Those watching the news over the weekend have probably noticed growing reporting on the protests in Hong Kong, under the name of ‘Occupy Central’. Discontent has been brewing for a while, in anticipation of changes to the Hong Kong electoral system. Hong Kong was officially handed over from British rule to China in 1997, and a big part of the handover agreement included the idea that Hong Kong would be ruled under the ‘One Country, Two Systems’ model. Consequently, Hong Kong has it’s own Basic Law, a form of constitution based on the system it inherited from British rule, which guarantees freedom of speech and assembly until 2047. On an everyday level, this means that today, Western social media sites like Facebook and Twitter, which are banned in mainland China, are still accessible in Hong Kong. In 2007, China promised that Hong Kong would attain universal suffrage by 2017. Hong Kong is ruled by a Chief Executive, currently Leung Chun-ying, and China promised that the post of Chief Executive would be elected – one person, one vote – by 2017, and it is this promise that is the focus of the current protests.
Currently, the Chief Executive is elected by a committee, and the plan is for the committee to remain, but that it will nominate candidates which are then up for election by universal suffrage. This is where the problem arrives: on August 31st, Chinese authorities announced that candidates would need the support of more than half of the ‘broadly representative’ nominating committee to appear on the ballot: and the committee contains a high number of Beijing loyalists. Consequently, only candidates which Beijing approve of would have a chance to get nominated. This is what the protesters of ‘Occupy Central’ are unhappy about.
So who are Occupy Central? The movement was initiated by an associate law professor at the University of Hong Kong called Benny Tai Yiu-ting, in early 2013, when he proposed an act of civil disobedience in the Central, the finance district of Hong Kong. The movement has included large consultations with citizens about Hong Kong’s democratic development, and has been slowly gathering support throughout 2014. It’s important to recognise that not everyone is unhappy about the Chinese decision, nor does everyone support Occupy Central: some polls have suggested that only around 50% believe Hong Kong should reject Beijing’s proposals. It’s an eclectic movement made up of academics, students and a number of other groups, the full name of which is ‘Occupy Central with Love and Peace’. Occupy Central have been warning Beijing that protests would ensue if it’s election proposals did not meet the standards they expect, and so after the decision on August 31st protests have been gathering support, with huge numbers turning out over the weekend and into today.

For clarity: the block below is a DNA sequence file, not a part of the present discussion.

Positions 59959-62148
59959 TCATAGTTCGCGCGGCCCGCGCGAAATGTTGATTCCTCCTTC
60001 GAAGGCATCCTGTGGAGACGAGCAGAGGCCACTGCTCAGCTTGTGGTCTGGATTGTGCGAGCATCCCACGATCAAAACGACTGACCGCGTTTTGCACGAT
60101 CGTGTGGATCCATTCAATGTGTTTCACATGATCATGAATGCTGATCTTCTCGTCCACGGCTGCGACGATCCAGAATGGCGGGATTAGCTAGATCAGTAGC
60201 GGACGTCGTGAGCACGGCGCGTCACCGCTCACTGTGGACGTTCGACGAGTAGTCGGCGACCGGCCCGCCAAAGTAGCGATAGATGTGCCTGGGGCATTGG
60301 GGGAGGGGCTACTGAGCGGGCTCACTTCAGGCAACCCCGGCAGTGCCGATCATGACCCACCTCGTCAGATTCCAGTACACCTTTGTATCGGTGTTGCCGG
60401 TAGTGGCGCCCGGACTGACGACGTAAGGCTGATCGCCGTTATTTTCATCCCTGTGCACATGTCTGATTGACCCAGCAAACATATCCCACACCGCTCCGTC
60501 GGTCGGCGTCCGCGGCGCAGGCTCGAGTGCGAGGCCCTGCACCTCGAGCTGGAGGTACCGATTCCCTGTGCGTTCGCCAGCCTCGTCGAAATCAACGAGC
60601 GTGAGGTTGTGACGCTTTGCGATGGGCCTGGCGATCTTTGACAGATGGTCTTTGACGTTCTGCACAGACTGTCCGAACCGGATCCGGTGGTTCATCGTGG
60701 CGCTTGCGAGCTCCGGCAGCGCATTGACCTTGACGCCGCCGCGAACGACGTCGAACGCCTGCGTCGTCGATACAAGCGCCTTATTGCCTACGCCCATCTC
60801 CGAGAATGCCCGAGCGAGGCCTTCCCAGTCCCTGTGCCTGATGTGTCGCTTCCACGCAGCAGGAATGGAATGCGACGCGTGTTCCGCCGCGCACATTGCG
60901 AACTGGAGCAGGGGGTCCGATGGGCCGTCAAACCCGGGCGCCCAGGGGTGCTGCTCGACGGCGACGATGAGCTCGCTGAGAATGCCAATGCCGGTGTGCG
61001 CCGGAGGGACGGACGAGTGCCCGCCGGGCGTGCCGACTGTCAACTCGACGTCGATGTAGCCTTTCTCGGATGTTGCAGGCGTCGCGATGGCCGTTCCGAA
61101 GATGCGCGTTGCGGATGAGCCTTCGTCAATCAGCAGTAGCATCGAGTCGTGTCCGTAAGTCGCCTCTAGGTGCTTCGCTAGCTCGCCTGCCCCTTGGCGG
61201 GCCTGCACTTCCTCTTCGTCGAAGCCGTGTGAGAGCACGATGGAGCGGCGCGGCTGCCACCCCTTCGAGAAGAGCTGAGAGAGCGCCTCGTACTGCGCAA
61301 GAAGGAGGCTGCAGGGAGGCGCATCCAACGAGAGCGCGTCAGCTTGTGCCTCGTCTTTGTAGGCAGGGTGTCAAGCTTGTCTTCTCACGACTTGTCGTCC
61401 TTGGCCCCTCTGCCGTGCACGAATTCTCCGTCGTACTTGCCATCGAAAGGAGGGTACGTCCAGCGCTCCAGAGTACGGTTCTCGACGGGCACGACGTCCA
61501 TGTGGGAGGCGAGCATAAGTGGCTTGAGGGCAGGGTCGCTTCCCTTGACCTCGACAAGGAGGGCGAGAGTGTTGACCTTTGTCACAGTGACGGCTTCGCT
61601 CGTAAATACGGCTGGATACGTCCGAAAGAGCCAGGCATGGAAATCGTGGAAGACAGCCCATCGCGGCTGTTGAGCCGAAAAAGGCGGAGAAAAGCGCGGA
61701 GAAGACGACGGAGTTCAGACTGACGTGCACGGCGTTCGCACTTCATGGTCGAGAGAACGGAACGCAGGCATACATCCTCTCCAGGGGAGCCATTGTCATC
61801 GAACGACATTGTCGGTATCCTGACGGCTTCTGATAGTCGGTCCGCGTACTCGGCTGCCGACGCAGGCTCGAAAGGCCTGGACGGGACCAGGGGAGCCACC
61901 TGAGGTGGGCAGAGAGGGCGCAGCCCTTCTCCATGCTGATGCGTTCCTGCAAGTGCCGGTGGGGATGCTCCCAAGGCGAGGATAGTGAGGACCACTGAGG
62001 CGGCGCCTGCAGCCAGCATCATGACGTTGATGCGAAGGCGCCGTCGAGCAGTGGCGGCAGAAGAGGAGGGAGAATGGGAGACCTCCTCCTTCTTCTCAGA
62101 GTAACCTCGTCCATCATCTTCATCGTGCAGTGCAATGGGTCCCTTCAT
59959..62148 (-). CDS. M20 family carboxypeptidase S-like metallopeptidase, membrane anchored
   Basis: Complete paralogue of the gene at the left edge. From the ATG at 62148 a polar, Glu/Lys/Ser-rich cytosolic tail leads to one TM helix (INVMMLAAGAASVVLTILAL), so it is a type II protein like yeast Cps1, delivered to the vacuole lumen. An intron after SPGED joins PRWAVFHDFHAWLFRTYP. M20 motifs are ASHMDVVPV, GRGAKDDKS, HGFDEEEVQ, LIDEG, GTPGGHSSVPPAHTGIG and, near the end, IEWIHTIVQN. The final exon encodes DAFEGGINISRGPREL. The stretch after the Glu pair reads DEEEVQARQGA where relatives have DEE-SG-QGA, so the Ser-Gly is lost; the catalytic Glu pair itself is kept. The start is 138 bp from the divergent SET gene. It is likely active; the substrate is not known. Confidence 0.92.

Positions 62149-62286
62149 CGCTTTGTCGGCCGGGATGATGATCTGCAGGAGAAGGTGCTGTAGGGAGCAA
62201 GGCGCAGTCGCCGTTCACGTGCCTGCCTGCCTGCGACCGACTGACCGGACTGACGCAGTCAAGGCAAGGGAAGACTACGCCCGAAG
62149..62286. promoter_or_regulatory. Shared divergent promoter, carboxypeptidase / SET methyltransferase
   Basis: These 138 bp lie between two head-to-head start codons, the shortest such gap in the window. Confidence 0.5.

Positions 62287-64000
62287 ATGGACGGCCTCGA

China has made it clear that Hong Kong is still ultimately under Chinese rule, despite the ‘One Country, Two Systems’ model, and have so far signalled that they have no intention of budging on their decision. Earlier in the weekend, the army responded to the protests with tear gas, but yesterday and today protests have continued, calling for the resignation of the Chief Executive for pandering to China. Today (Wednesday) more people are expected to join: many are off work as 1 October is a national holiday, celebrating the foundation of the People’s Republic of China. Tensions are set to rise as protesters use the day to bolster support.
Some suggest that Beijing is losing the hearts and minds of Hong Kong. News reports of the events in Hong Kong have been blocked in mainland China, and Instagram, which was used to share photos of the protests, has also been blocked in the mainland. It is very difficult to tell how this is going to end: some have drawn parallels with the Tiananmen protests in 1989. However, the spread of information, particularly via social media – even within mainland China – makes a cover-up of any military response impossible. Xi Jinping, the Chinese President, has been amassing and centralising power since taking over, and has even modelled himself on Deng Xiaoping, who was behind China’s opening up to the West. However, Deng was also in charge in 1989.
The protests taking over 1 October celebrations is likely to be particularly testing. At this point, no one knows how China will deal with the situation, but those with any influence should be emphasising restraint. A military response would lose China any international and domestic support, but the lack of military intervention since Sunday is a good sign: let’s hope the protests open the space for conversation about Hong Kong’s electoral system, instead of bloodshed.